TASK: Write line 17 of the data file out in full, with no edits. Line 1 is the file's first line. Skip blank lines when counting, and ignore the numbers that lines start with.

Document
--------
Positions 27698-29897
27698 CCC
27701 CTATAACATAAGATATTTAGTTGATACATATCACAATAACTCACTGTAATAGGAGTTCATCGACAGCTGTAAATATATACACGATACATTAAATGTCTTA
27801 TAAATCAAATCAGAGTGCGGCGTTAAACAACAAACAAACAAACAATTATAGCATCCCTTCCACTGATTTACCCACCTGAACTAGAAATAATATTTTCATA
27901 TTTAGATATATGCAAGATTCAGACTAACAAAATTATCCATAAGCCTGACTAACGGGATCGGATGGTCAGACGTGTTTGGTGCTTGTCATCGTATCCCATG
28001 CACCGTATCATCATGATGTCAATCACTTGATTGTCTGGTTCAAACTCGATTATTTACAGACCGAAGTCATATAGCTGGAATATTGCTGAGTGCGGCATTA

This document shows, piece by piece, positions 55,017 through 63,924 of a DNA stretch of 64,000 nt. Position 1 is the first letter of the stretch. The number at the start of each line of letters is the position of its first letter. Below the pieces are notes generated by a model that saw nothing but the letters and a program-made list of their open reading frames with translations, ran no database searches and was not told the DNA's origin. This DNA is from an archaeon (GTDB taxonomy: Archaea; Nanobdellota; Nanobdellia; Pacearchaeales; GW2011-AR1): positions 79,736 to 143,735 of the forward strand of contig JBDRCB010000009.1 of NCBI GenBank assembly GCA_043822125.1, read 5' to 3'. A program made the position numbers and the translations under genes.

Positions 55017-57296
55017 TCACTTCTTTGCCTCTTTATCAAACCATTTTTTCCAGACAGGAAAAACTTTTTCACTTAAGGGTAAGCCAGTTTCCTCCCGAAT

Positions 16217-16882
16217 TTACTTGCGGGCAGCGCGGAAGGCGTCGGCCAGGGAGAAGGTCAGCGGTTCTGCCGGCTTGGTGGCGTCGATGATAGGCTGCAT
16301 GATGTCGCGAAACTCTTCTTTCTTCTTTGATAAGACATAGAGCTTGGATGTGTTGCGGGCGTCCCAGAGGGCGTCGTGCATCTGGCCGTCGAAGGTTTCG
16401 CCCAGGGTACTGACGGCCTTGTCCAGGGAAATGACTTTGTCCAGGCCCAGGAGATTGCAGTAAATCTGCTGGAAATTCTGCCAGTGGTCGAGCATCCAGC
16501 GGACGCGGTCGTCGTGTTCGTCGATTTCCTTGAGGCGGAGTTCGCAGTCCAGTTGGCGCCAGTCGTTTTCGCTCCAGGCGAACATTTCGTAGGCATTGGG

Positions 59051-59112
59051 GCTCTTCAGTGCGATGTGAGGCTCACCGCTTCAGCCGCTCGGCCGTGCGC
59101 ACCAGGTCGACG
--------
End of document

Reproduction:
59101 ACCAGGTCGACG